As to (g), on this point we have argued strongly that the cases
are not parallel. The suggestions which have been resisted were
based on the desirability of an offensive in the Pacific as a
whole with new and increased commitments which would have
constituted a drain upon allied resources not envisaged in the
present strategic plan.
Your proposals are for the provision of [the] force necessary to
give effect to the present strategic plan which contemplates the
safety of Australia and prevention of the Japanese strengthening
and consolidating their position so as to make their eventual
defeat more difficult and prolonged.
In this connection we have also used the argument that, in the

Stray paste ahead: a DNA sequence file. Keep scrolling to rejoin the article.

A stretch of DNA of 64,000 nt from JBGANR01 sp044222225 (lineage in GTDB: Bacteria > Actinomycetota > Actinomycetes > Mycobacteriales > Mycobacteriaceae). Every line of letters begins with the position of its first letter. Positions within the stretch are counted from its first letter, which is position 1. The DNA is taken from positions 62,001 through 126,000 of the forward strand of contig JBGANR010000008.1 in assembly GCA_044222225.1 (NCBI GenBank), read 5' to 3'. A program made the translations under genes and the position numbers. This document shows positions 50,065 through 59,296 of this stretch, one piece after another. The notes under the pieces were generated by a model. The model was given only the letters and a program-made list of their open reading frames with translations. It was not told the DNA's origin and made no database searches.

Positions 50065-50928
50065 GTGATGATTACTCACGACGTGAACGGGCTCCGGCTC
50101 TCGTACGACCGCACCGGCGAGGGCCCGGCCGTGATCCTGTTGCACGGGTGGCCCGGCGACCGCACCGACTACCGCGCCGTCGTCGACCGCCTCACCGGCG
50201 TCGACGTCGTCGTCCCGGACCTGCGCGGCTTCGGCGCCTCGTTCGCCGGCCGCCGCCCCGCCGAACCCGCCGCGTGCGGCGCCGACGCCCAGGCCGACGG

event of the Japanese embarking on a desperate adventure, it is in
the best interests [of the United Nations] as a whole that they
should not only be prevented from achieving their objective but
that the adventure should be decisively defeated and such losses
inflicted on them as would materially affect their power to
continue the struggle.
This could only be done if necessary forces particularly in the
air were available. We have contended that the chances of Japan
adopting a reckless course are sufficient to warrant the provision
of ample forces and that one should be prepared to gain full
[advantage] from it.
I have cabled at this length to give you as clear a picture of the
position here as I can. I shall be obliged for any information,
arguments or suggestions that you can send to help my Service
Advisers and myself in our discussions.